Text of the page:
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  • Jewish Male Menstruation in Seventeenth-Century Spain
  • John L. Beusterien (bio)

In seventeenth-century Spain, in addition to being accused of spreading the plague, Jewish males were commonly assumed to menstruate: the Jewish body supposedly leaked impure blood. Certain important Spanish doctors—the king’s own physicians—demonstrated menstruation to be symptomatic in Jewish males. These physicians and other sources from the time typically combine the accusation of menstruation with that of hemorrhoids, classifying a blood flow from the anatomically ambiguous lower strata of the male body as a Jewish disease. While this was not a new accusation, in seventeenth-century Spain it was combined for the first time with legal language that sought to create a notion of “impure blood” as referring to one’s family or caste. In the following study, I argue that medical discourse about menstruation was here uniquely combined with legal discourse in order to create a notion of racial impurity. 1 [End Page 447]

In 1632 Doctor Juan de Quiñones, an official in the court of King Philip IV, devoted an entire treatise to Jewish maladies, focusing on the allegation that Jewish males menstruated. He wrote: “every month they suffer from a blood flow as if they were women.” 2 Holding a similar conception of the Jewish body, another royal physician, Dr. Gerónimo de la Huarta, also asserted that Jews suffered from a permanent menstruation, a blood flow from their lower regions. Both of these physicians assumed that the substance itself, impure blood, pulsed through the veins of the Jewish body; they considered the inner workings of the body as a world apart, a place of hidden activities, upon which they projected their own ideologies.

Their diagnosis can be understood in the context of prevailing socioreligious presuppositions about menstrual blood. Some ancient physicians attributed leprosy and other diseases to contact with menstruating women. 3 The impurity of menstrual blood had various biblical precedents. In the Book of Genesis, for instance, Rachel hid the family’s household gods that Laban sought to destroy:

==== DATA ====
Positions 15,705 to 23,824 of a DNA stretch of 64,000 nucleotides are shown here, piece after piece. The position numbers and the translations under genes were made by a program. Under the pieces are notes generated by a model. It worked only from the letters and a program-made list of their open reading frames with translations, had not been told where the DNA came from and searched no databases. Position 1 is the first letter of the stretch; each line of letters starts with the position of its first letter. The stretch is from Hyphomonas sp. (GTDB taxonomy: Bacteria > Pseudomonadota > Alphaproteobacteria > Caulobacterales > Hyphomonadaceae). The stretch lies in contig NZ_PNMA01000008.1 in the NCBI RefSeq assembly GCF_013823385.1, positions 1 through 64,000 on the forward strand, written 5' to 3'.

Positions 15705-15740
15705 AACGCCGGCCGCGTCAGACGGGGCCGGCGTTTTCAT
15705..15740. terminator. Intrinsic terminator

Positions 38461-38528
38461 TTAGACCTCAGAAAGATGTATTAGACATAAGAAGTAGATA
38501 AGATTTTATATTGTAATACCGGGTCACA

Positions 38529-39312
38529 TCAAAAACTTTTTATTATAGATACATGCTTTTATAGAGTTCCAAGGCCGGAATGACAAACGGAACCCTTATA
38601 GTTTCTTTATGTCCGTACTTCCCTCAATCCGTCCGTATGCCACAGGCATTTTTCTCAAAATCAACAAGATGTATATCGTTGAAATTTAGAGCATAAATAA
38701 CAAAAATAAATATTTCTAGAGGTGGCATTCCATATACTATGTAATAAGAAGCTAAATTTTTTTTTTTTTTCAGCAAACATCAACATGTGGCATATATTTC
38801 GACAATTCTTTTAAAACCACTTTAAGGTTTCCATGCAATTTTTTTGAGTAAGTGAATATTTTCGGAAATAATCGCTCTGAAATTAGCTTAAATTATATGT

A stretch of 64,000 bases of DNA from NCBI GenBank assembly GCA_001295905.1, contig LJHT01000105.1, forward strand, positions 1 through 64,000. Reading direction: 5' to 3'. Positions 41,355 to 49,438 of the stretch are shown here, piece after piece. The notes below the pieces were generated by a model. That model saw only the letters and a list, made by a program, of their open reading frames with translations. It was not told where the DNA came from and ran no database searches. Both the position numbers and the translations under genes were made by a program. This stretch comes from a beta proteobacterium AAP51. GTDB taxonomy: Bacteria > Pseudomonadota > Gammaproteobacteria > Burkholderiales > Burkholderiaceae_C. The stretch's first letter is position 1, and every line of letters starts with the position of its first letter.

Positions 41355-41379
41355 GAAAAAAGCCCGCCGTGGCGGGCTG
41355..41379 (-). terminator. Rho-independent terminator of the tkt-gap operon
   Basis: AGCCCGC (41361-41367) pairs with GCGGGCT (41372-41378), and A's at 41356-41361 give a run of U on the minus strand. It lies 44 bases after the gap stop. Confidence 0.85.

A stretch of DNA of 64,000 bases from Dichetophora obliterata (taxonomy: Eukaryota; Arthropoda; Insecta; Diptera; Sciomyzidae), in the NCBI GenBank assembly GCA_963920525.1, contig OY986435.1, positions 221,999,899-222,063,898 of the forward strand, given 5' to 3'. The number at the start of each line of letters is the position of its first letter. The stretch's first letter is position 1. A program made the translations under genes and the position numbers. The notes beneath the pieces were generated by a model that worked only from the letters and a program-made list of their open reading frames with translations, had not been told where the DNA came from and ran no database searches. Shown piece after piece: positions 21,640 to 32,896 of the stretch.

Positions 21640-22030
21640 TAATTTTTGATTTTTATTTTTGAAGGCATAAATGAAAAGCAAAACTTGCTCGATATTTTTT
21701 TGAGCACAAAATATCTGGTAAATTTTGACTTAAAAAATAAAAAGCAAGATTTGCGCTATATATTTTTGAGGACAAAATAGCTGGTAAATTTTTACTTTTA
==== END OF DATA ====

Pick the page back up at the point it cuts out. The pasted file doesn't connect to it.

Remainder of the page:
Now Rachel had taken the household gods and put them in the camel’s saddle, and sat upon them. Laban felt all about the tent, but did not find them. And she said to her father, “Let not my lord be angry that I cannot rise before you, for the way of the women is upon me.”

(Genesis 31:34)

Rachel hid the forbidden religious cult objects in a gesture that placed menstrual blood alongside a hidden object of worship. Although this connection between the cover-up of an outcast religion and menstruation was found in Hebrew scripture, the Christian physicians of seventeenth-century Spain reappropriated the notion and turned it against Judaism. Quiñones felt that although one could not see the hidden Jewish religion through any external corporal sign, one had to look for the hidden sign of pollution: “when recognition is difficult from the look [End Page 448] of the face, one should resort to the hidden signs of the body.” 4 For Quiñones, the physical sign of menstruation would reveal the hidden, rejected religion.

The parallel that Quiñones and Huarta drew between impurity and menstrual blood, an assertion found in Hebrew scripture, formed part of early Christian tradition. The Christian foundational texts treated blood flows as unclean and as signs of pollution. In general, in the language of the church, involuntary bloodletting from the sexual organs was a sign of sickness. One of the many miracles performed by Jesus in his capacity as healer was the arresting of blood flows (Matthew 9:20; Mark 5:25–34). The miracle continued in histories that formed the tradition of Christian hagiography. For example, in one story the saint’s attention was drawn to

a woman who lay in the colonnade of the main street (of Scythopolis), isolated even from her fellow beggars by the stench of an uncontrolled menstrual hemorrhage. “He came over to her in the colonnade and said . . . ‘This my hand I lend to you, and I trust in the God that I worship that you will be cured.’ Taking the saint’s hand she applied it to the hidden part, and immediately the...

Additional Information

ISSN
1086-3176
Print ISSN
0007-5140
Pages
pp. 447-456
Launched on MUSE
1999-09-01
Open Access
No
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